Does this necessarily signify the huge dichotomous rift portrayed by the NY Times, or that I advocate an “us vs. them” binary, a resurrection of the “science wars”? No, what’s going on is far more nuanced than that. But to deny that the media coverage did indeed capture some element of internal tensions doesn’t seem to me to be a productive means of moving forward. If you experience something and I tell you that *I* didn’t experience it that way so your experience is not of relevance to me, it’s difficult to work together toward a collaborative solution of better understanding. And to dismiss this issue as merely a rehashing of science wars by a hopelessly entrenched faction also fails to provide a pathway to greater inclusivity and a restoration of the holism American anthropology has always aspired to (and been frustrated by). I think it is unwise to disguise or minimize real disagreement and critique in the interest of debunking Wade's unfortunate coverage. It is very real that the AAA as an organization and conference have long been viewed as irrelevant to many of the very people it ostensibly wants to contain under its umbrella, and the "science" situation (not the one portrayed in the media, but the one that really happened) only served to further that impression. That's a problem for all of us, even those who found the whole thing rather yawn-inducing.

I’ve gained really interesting perspective from my colleagues who have viewed this situation very differently than I do, and in many ways I have tempered some of my original positions as a result. Greg Downey at Neuroanthroplogy recently made some excellent arguments against allowing ideological positioning to poison our common goals as researchers and teachers:
I sound like my mother, pleading with everyone for greater civility and politeness (‘Why can’t you STOP YELLING!?’ I yell.). But I think we’re getting played when we fall for the crowding cheering us on to ‘Fight! Fight!’ Do we really want to demolish our home discipline, one that offers us unique opportunities that we would not get were we to find other homes? Do we really look around and, aside from the truly pathological departments, and think we’d be better off in some other discipline? And even if you do want to move on to a difference discipline, can’t you leave anthropology here for those of us who love the joint?

I agree with Greg that allowing ourselves to be goaded into a fight is counterproductive. And I’ll admit that I’ve contributed my share of arm-waving and sarcasm in ways that perhaps some colleagues and commentators have found glib or unprofessional. Without apology, I am passionate about this discipline and what I do. As I posted earlier, my position in a non-anthropology department has engendered a surprising-to-me drive to engage in anthropology on a scale I had not considered before. I continue to advocate for greater communication across the span of anthropological endeavors while also pointing out where obstacles to this noble goal still exist.

I know (and frankly am envious) that many anthropologists have the good fortune of having been trained in or currently work in really cohesive collaborative programs in which all the fields equally respect one another (even when the numbers are skewed). I know there are programs in which all anthropology grad students are required to take a holistic course of study. That is commendable and may well be something to which the discipline as a whole should aspire, but the reality remains that many of us don't have that experience and that does have unfortunate and real consequences. As I posted earlier here ("it is like confessing a murder"), “my training in cultural anthropology at both the undergraduate and graduate levels is inadequate. That lack of training fostered a lack of interest, and a sense of distance and illiteracy (reading the titles of papers and symposia in the AAA program only heighten my sense of speaking a different language). I don't know what's going on in cultural anthropology today; I mostly just feel like it's water I'd rather not tread. I'm not taking pride in that assertion, I'm just sayin'. And I doubt I'm alone. I honestly don't know what it means to be an integrated anthropologist, but I'm trying to learn.”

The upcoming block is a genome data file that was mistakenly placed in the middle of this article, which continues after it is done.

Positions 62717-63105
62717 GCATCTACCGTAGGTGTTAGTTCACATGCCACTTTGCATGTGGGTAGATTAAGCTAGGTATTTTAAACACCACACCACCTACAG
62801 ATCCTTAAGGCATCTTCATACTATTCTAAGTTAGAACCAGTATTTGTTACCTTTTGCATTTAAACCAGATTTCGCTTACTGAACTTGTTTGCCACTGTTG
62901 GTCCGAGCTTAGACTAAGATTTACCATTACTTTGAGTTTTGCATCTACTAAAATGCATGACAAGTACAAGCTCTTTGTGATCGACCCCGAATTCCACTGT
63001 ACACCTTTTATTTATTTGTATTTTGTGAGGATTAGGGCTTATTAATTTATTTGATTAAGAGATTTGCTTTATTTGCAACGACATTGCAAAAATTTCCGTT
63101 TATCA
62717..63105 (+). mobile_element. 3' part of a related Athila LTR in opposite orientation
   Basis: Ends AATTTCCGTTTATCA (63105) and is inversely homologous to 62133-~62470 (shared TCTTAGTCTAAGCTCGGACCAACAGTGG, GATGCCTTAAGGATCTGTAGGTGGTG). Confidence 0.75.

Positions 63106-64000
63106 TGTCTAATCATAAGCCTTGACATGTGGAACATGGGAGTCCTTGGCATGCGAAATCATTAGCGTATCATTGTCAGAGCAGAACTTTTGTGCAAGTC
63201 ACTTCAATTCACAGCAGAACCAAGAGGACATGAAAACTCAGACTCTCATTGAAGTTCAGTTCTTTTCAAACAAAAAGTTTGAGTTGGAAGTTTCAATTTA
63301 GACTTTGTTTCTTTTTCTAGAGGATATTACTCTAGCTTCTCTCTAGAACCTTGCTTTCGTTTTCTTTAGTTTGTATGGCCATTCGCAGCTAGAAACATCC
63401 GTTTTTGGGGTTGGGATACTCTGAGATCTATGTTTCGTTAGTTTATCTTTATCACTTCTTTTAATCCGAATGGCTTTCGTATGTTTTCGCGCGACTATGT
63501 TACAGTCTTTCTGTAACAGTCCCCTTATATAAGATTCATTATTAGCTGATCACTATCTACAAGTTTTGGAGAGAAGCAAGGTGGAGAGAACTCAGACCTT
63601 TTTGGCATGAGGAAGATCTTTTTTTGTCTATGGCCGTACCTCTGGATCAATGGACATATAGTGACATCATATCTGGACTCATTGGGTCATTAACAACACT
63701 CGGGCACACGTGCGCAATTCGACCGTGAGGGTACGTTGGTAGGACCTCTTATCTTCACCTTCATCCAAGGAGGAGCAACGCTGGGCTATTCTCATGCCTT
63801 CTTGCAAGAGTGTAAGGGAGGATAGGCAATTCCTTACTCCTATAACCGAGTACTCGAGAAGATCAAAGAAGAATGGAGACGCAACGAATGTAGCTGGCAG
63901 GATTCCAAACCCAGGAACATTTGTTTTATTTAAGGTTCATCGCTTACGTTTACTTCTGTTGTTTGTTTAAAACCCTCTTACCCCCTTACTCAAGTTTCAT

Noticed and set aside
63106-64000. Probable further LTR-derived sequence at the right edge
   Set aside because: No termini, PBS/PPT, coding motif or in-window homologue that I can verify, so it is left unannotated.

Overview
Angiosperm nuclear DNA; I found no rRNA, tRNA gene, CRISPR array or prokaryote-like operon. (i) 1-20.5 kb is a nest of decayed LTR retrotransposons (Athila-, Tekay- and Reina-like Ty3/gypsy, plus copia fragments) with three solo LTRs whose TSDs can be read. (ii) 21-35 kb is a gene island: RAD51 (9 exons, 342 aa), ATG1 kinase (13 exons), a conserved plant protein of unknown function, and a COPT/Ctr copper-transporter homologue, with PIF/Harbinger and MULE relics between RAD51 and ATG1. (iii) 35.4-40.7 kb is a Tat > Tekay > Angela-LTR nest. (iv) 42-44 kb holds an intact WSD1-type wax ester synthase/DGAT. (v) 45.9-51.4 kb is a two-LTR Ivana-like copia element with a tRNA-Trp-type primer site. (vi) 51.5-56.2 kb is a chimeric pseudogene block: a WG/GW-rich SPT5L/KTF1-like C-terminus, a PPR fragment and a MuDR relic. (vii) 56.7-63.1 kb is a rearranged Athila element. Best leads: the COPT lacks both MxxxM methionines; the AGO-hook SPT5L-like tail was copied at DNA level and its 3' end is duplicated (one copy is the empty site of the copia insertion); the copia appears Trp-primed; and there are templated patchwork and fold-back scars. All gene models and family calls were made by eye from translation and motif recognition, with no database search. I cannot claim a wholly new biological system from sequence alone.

The point I’m trying to make is that while I wholeheartedly agree that there is much to be lost by turning this into an internal fight, we need to embrace the reality that many of us did/do indeed feel threatened or at least dismissed by not only the wording but also the subsequent fallout if we want to better understand the state of contemporary American anthropology and shape its future.

Back in the saddle!

Howdy and Happy New Year! What a year 2010 was, both personally and professionally, probably for you too. I continue to be grateful to my readers for staying tuned to the BANDIT blog, doing fantastic research, and engaging in important discussions about who we are as anthropologists and how we can shape the future of our discipline.

Please send my your updates - especially your publications, grants, and fieldwork. Remember my mantra: self-promotion isn't a crime! To that end, I'm happy to say that a paper I recently co-authored with Dr. Betsy Abrams, also at the University of Illinois at Chicago, has been accepted for publication and will appear in an American Anthropologist near you sometime later this year. We have another paper and book chapter in review and all available fingers are crossed. There's also a very exciting project in the works with two brilliant colleagues - hope to be able to say more soon. 2011 will bring some new developments to the blog, including some guest posts by fellow BANDITs, as well as more coverage on work-life balance issues, as yours truly will soon join the ranks of academic parents. In all respects, it's an exciting time to look forward. Let's get after it, people!